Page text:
On the front line of a unique war against an invisible enemy, health care workers face several challenges these days. Whether working at a hospital in the city, at a small clinic in a remote town, in an ambulance or out in the field tracking down patients, they wrapped up a chaotic year marked by the COVID-19 outbreak.
Working daylong shifts, covered head-to-toe in uncomfortable protective suits, health care workers have been forced to spend their free time away from their families due to the infection risk. Despite taking all protective measures, the industry was hit by a wave of infections and fatalities. Today, one in every 10 coronavirus patients is a health care worker, according to statistics. As of the last week of December, at least 216 health care workers, from doctors to technicians, had died of the disease. Overall, some 120,000 health care workers were infected.
Just like soldiers give their lives defending their country against terrorists, health care workers are the martyrs of modern times. The public already knows of some outstanding doctors who succumbed to the coronavirus, but many more nameless heroes are leaving a legacy of devotion to public health behind. And just like soldiers who return to the front line after recovering from their injuries, almost all health care workers have returned to duty after recovery. Some were infected twice, and some have lingering health problems in the wake of the devastating disease, but this does not daunt them.
The government recently enacted a regulation giving benefits to victims and the families of deceased personnel by recognizing COVID-19 as an occupational disease for health care workers. The names of these heroes also adorn hospital walls. Yet, nothing can bring back deceased medical professionals who contributed so much to public health. For the survivors, the chances of coronavirus reinfection are high, and they will be the first ones to get vaccinated against the coronavirus. Amid the struggle, they ask the public for only one thing: to comply with the rules, such as wearing protective masks, adhering to social distancing and practicing good hygiene, so that their workload of infected patients reduces and they can return to their pre-pandemic routines.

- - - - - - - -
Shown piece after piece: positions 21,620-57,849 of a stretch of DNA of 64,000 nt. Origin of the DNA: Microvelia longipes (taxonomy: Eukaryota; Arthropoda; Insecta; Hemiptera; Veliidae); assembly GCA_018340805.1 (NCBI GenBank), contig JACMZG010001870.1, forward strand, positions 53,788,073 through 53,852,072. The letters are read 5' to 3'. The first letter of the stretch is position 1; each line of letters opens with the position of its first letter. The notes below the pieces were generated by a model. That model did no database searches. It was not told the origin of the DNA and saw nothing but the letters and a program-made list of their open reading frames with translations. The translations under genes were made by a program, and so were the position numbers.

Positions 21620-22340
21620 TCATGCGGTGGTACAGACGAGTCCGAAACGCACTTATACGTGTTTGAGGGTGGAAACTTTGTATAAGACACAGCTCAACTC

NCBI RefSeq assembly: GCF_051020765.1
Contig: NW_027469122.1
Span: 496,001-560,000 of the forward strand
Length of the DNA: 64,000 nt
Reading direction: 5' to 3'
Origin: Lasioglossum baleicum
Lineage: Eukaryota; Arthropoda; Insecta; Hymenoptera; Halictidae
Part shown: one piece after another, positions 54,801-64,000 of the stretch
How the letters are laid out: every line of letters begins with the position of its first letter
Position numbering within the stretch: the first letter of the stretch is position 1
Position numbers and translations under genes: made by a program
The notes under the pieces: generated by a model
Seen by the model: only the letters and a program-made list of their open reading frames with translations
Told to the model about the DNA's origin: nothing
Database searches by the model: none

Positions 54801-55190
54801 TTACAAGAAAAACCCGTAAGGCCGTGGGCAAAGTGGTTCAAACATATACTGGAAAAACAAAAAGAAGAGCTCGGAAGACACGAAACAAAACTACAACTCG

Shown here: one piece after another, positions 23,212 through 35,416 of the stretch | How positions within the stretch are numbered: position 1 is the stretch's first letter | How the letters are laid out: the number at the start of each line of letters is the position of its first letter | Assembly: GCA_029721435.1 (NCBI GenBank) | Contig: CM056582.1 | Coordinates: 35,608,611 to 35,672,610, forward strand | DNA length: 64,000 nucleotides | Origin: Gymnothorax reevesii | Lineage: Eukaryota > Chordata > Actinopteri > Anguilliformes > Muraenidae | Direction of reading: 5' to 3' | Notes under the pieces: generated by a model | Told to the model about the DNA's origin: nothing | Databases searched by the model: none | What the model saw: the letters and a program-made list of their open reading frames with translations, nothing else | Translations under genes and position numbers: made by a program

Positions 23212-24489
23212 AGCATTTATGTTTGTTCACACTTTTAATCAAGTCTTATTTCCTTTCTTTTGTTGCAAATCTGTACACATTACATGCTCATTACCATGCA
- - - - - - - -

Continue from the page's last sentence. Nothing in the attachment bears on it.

Lives lost to COVID-19
Dilek Tahtalı, who worked as a registration clerk at a private hospital in Istanbul, was the first hospital staff to die of the coronavirus which made its foray into Turkey in March. Tahtalı, 33, died March 26 and was the youngest victim of the virus in the country at that time. Tahtalı was infected after she met a relative of a COVID-19 patient for accounting procedures at the hospital. She had a preexisting chronic illness, and her health worsened when she contracted the infection for a second time at another hospital she was taken to, from another patient.
Five days after Tahtalı’s death, professor Cemil Taşçıoğlu, 68, became the first high-profile name from the Turkish medical world to succumb to the virus. He was a professor of internal medicine at Istanbul University and was a beloved academic who trained thousands of medical students. He was also the doctor who diagnosed the country’s first COVID-19 patient. Taşçıoğlu died about two weeks after being admitted to the hospital of the university where he taught. A renovated hospital in Istanbul’s Okmeydanı neighborhood which was reopened to help the fight against the coronavirus was named after him.
Like Taşçıoğlu, professor Feriha Öz was a beloved member of the medical community and a lecturer to countless doctors. Öz, who died one day after Taşçıoğlu, was 87 years old when she succumbed to the coronavirus. A pathology expert at the prestigious Cerrahpaşa Faculty of Medicine in Istanbul, Öz had retired in 2000. Her name was given to an emergency hospital opened on Istanbul’s Asian side, which focuses on the treatment of coronavirus patients.
Murat Dilmener, who died on May 3, shares the posthumous honor of having a hospital named after him. The professor was 78 years old when he died in Istanbul, where he had worked for decades at the Cerrahpaşa Faculty of Medicine. Dilmener was an infectious diseases expert, but for his patients, he was better known as the man who would provide free treatment to patients who did not have insurance, even if it meant breaking the rules. His private clinic was the go-to destination for poor patients, who were treated and examined for free. His family says Dilmener was likely infected while treating another patient he “could not turn away.” Though he retired from hospital work in 2008, he continued to treat patients at his clinic.
Ahmet Cevdet Çitoğlu was another early victim of the outbreak. The 67-year-old ophthalmologist who had retired from the profession had sought to volunteer to help coronavirus victims by applying to the Presidency’s communications center just one week before he was infected. Çitoğlu supported many social causes and was the founder of a search and rescue association set up to help migrants.